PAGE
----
Big brain evolution: learning new tasks (Evolution)

by David Turell @, Wednesday, May 02, 2018, 23:55 (222 days ago) @ dhw

DAVID: Still sidestepping. The baby is one body, the mother is another body. How did they ( cell committees) communicate the differing needs?

dhw: I realize that you are much happier changing the subject from brain evolution to the pelvis of the mother, and I could ask you a host of questions about HOW your God dabbled or preprogrammed every innovation, lifestyle and natural wonder 3.8 billion years ago. Ah well..."Two bodies"? So long as the baby is in the womb, it is physically joined to and totally dependent on the mother. What difference does all this make?

Beautiful fudging. I've changed nothing in the discussion. The mother and the baby are to very different folks with different DNAs no matter where each resides! And the mother's pelvis must change as each baby head in each species enlarges.

dhw: The disagreement lies in your insistence that the immaterial s/s/c cannot think new thoughts until the material brain has already changed, together with statements to the effect that a sick brain will produce sick thoughts and that only a more complex brain can “give” more complex concepts, all of which are materialist arguments that contradict the dualism you believe in.[/i]

DAVID: You just contradicted yourself. Yes, the s/s/c must use a material brain which will express its thoughts, which if sick will be garbled, if simple can only produce simple thought, and if complex can produce complex thought, each initially expressed by the s/s/c to the brain.

dhw: I have pointed out your materialist arguments which contradict your belief in dualism. I’m afraid I can make no sense of your sentence, apart from the s/s/c using the brain to express its thoughts, which is fine. Please clarify: what is sick, what is garbled, and is it the simple brain or the simple s/s/c that produces simple thought?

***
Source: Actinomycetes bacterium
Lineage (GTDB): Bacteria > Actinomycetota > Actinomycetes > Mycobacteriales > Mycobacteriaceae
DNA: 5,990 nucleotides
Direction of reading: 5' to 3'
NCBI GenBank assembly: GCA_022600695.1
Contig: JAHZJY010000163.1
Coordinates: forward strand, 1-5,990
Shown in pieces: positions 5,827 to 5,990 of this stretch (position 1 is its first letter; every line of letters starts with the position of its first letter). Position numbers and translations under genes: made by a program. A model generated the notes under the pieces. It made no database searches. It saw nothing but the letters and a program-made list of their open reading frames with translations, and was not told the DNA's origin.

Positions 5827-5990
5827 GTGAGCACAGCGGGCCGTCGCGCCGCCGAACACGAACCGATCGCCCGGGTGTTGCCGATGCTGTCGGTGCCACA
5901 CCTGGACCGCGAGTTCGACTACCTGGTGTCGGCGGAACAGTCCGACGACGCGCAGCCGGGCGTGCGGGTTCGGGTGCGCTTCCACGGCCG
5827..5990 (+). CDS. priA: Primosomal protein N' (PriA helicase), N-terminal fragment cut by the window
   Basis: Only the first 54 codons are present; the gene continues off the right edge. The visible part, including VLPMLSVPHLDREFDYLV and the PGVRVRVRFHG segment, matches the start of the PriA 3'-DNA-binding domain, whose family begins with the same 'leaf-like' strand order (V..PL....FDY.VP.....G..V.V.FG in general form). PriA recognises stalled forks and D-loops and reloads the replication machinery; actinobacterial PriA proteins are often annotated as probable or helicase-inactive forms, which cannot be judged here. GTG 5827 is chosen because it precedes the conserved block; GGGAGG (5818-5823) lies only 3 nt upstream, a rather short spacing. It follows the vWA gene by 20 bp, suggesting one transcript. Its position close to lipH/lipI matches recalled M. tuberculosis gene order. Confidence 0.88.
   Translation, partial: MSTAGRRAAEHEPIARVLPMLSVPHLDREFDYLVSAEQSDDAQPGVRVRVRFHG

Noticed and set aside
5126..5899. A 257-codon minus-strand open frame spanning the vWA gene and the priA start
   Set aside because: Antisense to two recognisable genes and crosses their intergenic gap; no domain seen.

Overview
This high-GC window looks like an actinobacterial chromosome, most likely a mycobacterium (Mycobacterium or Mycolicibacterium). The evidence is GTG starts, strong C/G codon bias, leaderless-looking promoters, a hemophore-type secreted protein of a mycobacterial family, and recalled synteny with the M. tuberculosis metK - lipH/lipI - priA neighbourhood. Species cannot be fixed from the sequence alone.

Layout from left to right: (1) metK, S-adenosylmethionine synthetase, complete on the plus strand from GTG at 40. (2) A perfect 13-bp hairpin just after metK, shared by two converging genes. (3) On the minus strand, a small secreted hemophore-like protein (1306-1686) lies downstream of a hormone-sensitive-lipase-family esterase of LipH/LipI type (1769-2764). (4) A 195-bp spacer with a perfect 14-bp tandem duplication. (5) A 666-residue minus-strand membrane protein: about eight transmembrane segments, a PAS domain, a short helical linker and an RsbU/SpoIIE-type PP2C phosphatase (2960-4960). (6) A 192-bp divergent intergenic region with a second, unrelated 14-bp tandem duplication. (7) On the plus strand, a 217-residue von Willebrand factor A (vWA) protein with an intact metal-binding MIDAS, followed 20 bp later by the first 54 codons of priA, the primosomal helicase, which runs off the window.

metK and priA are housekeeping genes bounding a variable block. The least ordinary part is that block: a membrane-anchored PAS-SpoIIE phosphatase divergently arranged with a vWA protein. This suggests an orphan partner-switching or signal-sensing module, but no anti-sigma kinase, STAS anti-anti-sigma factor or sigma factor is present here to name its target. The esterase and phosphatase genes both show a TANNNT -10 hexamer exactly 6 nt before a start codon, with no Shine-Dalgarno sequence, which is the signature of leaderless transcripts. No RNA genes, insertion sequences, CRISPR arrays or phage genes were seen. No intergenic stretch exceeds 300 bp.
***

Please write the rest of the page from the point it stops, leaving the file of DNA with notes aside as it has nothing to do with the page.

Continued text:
I'll simply repeat today's statement in The Neanderthal thread:

"You have twisted the meaning of my statements. My version of the theory is the s/s/c cannot create thought without using the brain during life. The s/s/c is an immaterial mechanism, which through use of the material brain produces immaterial mentation. This leads to my position that only a more complex brain network can produce more complex thought. I've told you that my form of dualism is not yours. Yours comes across as if the s/s/c sits aside at a distance and instructs the brain what to do, as if they are not connected intimately. The s/s/c mechanism resides completely within the brain structure. The dichotomy is ours, since we have vastly different views."


dhw: Mine can also include God.
DAVID: But it really doesn't. You are an Agnostic.

dhw: An agnostic neither believes nor disbelieves, and so any hypothesis will inevitably include the possibility of a God. My agnosticism is totally irrelevant to the logic of the two theistic hypotheses.

Fair enough.


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